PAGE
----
Spanky and Our Lobbyists: How Reputation takes a Beating,

In the spectrum of avoiding conflicts of interest and safeguarding reputation and trust, a particularly bruising episode in the last several days involves a Sempra Energy lobbyist and a California Assemblyman. More than just a story of real or perceived bad behavior,  it gets to the heart of what ethical standards are – beyond the words printed in a code of ethics or explained in ethics training.

Michael D. Duvall was a California Assemblyman and vice chair of the Committee on Public Utilities and Commerce and on the Rules Committee which oversees member ethics – until his abrupt resignation September 10, 2009. On September 9, an LA TV station had aired a videotape of a July California Assembly committee hearing where Duvall is heard in lowered tones regaling fellow Assemblyman Jeff Miller with his sexual exploits involving two women, at least one of whom is a lobbyist. Neither Duvall nor Miller, heard laughing at Duvall’s graphic details, knew the microphone was live.

When the videotape went public, members of the media tried to track down the women. As Duvall had described the lobbyist as wearing eye-patch underwear, liking spanking, and by her age and birth date, it was the last two clues apparently that enabled media to zero in on Heidi Barsuglia, a lawyer hired by Sempra Energy earlier in 2009 as a top lobbyist in Sacramento.

Suddenly, because of the sensationalized speculation, the story became about Sempra. Consumer watchdog groups  can see it as further reason to distrust how Sempra and utilities do business. In the Public Utilities and Commerce Committee, Barsuglia had been successful in having defeated several renewable energy bills opposed by Sempra. Critics of Sempra’s rates or services were all too ready to weigh in online regarding the allegations. On the hypocrisy scale, it doesn’t help that Duvall, married with two sons, built a reputation on family values, or that Barsuglia, also married, is nearly 20 years younger. Media quoted state house sources sharing sightings of the couple after hours.

Sempra’s Joyce Rowland, senior vice president for human resources and chief ethics officer, was quick to go on YouTube with an 85 second message about Sempra’s demanding the highest ethical standards of employees and not tolerating the kind of behavior alleged. Rowland indicated that while the lobbyist denies the relationship, Sempra will conduct a fair and thorough investigation and take decisive actions warranted.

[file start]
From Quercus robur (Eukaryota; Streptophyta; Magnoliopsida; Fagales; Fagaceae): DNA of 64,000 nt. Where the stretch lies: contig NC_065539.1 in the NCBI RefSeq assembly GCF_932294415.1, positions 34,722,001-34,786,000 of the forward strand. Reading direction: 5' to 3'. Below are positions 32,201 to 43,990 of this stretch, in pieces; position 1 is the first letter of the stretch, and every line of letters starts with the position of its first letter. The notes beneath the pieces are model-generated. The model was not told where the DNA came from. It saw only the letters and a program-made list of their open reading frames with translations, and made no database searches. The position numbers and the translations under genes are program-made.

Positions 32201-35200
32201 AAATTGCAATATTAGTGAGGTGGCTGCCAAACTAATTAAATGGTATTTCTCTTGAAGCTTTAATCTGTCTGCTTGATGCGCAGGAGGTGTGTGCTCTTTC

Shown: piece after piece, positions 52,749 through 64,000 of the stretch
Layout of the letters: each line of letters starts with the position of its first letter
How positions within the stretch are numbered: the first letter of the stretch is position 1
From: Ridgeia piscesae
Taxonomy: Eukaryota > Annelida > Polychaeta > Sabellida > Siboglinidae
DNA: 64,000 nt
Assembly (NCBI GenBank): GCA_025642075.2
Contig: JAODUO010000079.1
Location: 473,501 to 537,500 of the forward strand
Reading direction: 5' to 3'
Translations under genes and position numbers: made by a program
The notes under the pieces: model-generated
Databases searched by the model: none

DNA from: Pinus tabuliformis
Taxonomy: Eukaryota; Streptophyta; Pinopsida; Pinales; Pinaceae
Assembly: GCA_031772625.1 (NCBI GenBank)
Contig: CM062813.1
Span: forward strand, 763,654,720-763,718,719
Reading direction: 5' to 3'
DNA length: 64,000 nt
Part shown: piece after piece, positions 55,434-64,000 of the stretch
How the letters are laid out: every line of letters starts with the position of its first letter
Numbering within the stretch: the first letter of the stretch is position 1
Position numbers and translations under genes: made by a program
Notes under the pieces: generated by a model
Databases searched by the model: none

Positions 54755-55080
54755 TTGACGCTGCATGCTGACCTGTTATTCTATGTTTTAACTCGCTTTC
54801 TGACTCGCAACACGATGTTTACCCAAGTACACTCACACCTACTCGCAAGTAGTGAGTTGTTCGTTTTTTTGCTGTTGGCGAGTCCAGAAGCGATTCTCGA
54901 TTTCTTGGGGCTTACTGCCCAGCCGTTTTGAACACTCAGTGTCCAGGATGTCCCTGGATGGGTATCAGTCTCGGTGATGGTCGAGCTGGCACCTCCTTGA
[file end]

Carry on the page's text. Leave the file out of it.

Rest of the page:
When the tape of Duvall’s comments at the hearing aired, he was stripped of his committees, including oversight of member ethics, and an ethics probe was announced. When he resigned, Duvall denied sexual misconduct, saying he was guilty only of inappropriate storytelling. Miller, his chuckling confidant, was removed from his seat on the ethics committee, begging the question: What qualifies someone in the California Assembly to be a credible watchdog of member ethics? How is an assemblyman’s ability to demonstrate ethical behavior, let alone assess it in others, identified or judged?

If Sempra’s lobbyist, who apparently had her requisite ethics training, is innocent of allegations, what missteps in judgment or behavior undermined her reputation and Sempra’s? If she lied to Sempra, as a first-year employee, was she really so without supervision that no one at Sempra saw how she was getting results and raised a red flag? What is the breakdown in how a highly visible employee would understand what the highest standards of ethical behavior look like? There are so many red flags in this tale that a bull would collapse from the exhaustion of the chase.

How Sempra and the California Assembly handle their respective investigations will provide insight into how ethical behavior is really valued in each organization. In the meantime, a colossal irony — Duvall had on his website that he was the 2000 recipient of the “Ethics in America Award” for demonstrating the highest standards of ethical integrity. The award says volumes about the vulnerability of organizations that recognize people for public relations reasons for what may only be a snapshot of a good accomplishment rather than a portrait of enduring integrity.

Gael O’Brien

September 13, 2009

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One Comment on “Spanky and Our Lobbyists: How Reputation takes a Beating,”

  1. J E Garrett Says:

    Reading this, I am reminded that hanky-panky is a time-honored tradition in Sacramento, which is still something of a frontier town. Former Assembly leader Jesse Unruh used to say that if you “can’t smoke their cigars, drink their whiskey and screw their women – and vote against them in the morning, you have no business being a California legislator.” Spanky’s downfall? He forgot about that last part.


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